Around 18 GW hydro capacity addition is required to meet the hydro purchase obligation (HPO) norms by 2030 in the country, according to rating agency Icra. To further the growth of hydro energy segment, the Centre has outlined policy measures over the last two-year period to promote the investments in the segment through notification of HPO norms, long term trajectory for HPOs as well as tariff rationalization measures.
“Based on the notified hydro purchase obligation norms & trajectory available till 2030, incremental hydro power capacity requirement is estimated to remain significant i.e. at about 18 GW, which corresponds to about 39 per cent increase over the existing installed hydro power capacity in the country,” said Girishkumar Kadam, Senior Vice President & Co-Group Head – Corporate ratings, Icra.
The HPO norms have been subsequently notified by SERCs (state electricity regulatory commission) in few states only, in line with policy targets as of now, he noted. Hence, he stated that timeliness as well as consistency in the notification of HPO norms by SERCs in other states as well as subsequent implementation of the same by the obligated entities too remain a key monitorable.
According to an Icra statement, the hydro energy segment faces many other challenges like elongated construction schedule, significant resettlement, rehabilitation and land acquisition issues, delays in clearances and geological/ topological risks which have led to significant time and cost over-run for hydro projects.This is also reflected from the fact that average project cost for the commissioned hydro project capacity by CPSUs ( central public sector undertakings) during FY 2017-2021 remained at about Rs 13-14 crore /MW.
Given the high level of capital intensity for hydro projects, tariff competitiveness of hydro energy too remains modest from the ultimate off-takers’ perspective. On the contrary, tariff competitiveness for solar and wind energy has significantly improved with the bid tariffs remaining well below Rs 3/unit for last 3 to 4 years as against the average power purchase cost for majority of the state discoms remaining Rs 4-5/unit, depending on the mix of sources in power purchased, it noted.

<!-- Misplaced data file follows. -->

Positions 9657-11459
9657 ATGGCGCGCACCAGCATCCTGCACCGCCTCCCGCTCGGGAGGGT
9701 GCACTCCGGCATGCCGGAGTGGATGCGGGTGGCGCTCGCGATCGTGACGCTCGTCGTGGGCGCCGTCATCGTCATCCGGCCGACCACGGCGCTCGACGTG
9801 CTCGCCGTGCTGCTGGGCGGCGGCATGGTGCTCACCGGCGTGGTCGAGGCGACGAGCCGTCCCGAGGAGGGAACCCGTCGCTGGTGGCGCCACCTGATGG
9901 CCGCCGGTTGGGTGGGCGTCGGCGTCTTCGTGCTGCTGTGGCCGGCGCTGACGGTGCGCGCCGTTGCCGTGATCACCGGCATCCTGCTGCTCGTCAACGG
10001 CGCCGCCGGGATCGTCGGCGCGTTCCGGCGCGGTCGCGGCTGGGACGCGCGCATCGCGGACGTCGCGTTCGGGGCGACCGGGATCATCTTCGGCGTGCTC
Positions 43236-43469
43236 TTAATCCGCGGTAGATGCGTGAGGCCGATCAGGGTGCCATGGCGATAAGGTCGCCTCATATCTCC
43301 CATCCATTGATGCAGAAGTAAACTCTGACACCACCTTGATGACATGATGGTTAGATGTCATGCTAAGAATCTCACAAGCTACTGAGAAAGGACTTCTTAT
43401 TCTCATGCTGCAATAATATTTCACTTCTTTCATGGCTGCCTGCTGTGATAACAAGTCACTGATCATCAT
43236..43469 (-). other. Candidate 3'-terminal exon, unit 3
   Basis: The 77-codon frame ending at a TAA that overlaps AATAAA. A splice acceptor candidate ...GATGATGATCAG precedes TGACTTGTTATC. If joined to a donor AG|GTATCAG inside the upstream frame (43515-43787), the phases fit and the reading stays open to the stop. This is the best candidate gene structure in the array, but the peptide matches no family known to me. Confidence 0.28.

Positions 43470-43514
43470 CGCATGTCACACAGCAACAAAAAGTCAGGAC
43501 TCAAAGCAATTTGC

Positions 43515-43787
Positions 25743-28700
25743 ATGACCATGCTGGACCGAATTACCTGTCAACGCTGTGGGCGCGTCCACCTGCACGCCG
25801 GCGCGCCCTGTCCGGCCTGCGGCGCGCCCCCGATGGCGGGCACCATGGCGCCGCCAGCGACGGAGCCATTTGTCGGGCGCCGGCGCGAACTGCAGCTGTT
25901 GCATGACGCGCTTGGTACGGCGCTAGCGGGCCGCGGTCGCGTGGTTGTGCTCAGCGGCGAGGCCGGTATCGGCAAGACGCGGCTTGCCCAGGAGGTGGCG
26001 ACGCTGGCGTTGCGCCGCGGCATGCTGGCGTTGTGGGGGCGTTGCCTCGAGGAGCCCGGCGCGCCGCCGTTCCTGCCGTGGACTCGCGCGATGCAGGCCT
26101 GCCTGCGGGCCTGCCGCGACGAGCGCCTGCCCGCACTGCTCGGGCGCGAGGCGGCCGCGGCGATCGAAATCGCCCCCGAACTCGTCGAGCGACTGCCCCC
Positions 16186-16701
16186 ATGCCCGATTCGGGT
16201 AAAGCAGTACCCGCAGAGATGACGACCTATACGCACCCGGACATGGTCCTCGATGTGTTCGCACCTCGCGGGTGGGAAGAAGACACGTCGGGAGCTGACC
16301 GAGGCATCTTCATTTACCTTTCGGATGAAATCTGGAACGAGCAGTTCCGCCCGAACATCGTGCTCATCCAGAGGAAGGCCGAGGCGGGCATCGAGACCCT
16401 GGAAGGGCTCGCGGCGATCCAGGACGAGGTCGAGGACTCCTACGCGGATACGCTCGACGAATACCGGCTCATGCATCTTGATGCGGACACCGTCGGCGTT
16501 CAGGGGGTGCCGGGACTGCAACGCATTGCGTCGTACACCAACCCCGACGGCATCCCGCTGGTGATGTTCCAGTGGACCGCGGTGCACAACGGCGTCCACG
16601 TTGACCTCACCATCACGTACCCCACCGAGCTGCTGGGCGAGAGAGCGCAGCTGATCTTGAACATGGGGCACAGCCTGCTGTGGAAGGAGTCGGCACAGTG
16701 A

Icra says hydro capacity addition in India has remained sluggish historically, with the significant execution challenges as also seen in the incremental capacity addition of about 22 GW between 2000 and 2021, representing CAGR (compounded annual growth rate) of mere 3 per cent in the hydro segment.
Further, it says that share of hydro in the overall power generation capacity has declined considerably over the period, with a significant rise in thermal capacity addition seen in 2005 till 2015 and thereafter in the renewable energy segment.With improved tariff competitiveness of solar & wind energy and strong policy focus by the Centre, share of renewables (solar & wind segment) is estimated to grow considerably in the energy generation mix, going forward, it pointed out.
However, it stated that the hydro energy segment also remains systemically important from the grid perspective so as to meet the flexibility requirements / peaking power supply.In this context and to further the growth of hydro energy segment, the Centre has outlined policy measures over the last two-year period to promote the investments in hydro segment through notification of HPO norms, long term trajectory for HPO as well as tariff rationalization measures, it noted.
The HPO is set at 0.18 per cent for FY2022 which in turn is set to increase up to 2.82 per cent by FY2030 at national level, as notified by Ministry of Power, it stated.“Tariff rationalization measures such as backloading of tariff with 2 per cent escalation and provision for budgetary support at Rs 1 crore /MW for hydro projects of > 200 MW capacity, is expected to alleviate the concern on tariff competitiveness considerably, in the initial years,” Siddhartha Kaushik, Assistant Vice President – Corporate Ratings, Icra, said.While tariff rationalisation measures were outlined by Ministry of Power in March 2019, the same are yet to be incorporated by Central Electricity Regulatory Commission (CERC) in its tariff regulations applicable for hydro projects. Further, the policy clarity in terms of support measures especially for pumped hydro storage capacity remains a key monitorable too, it stated.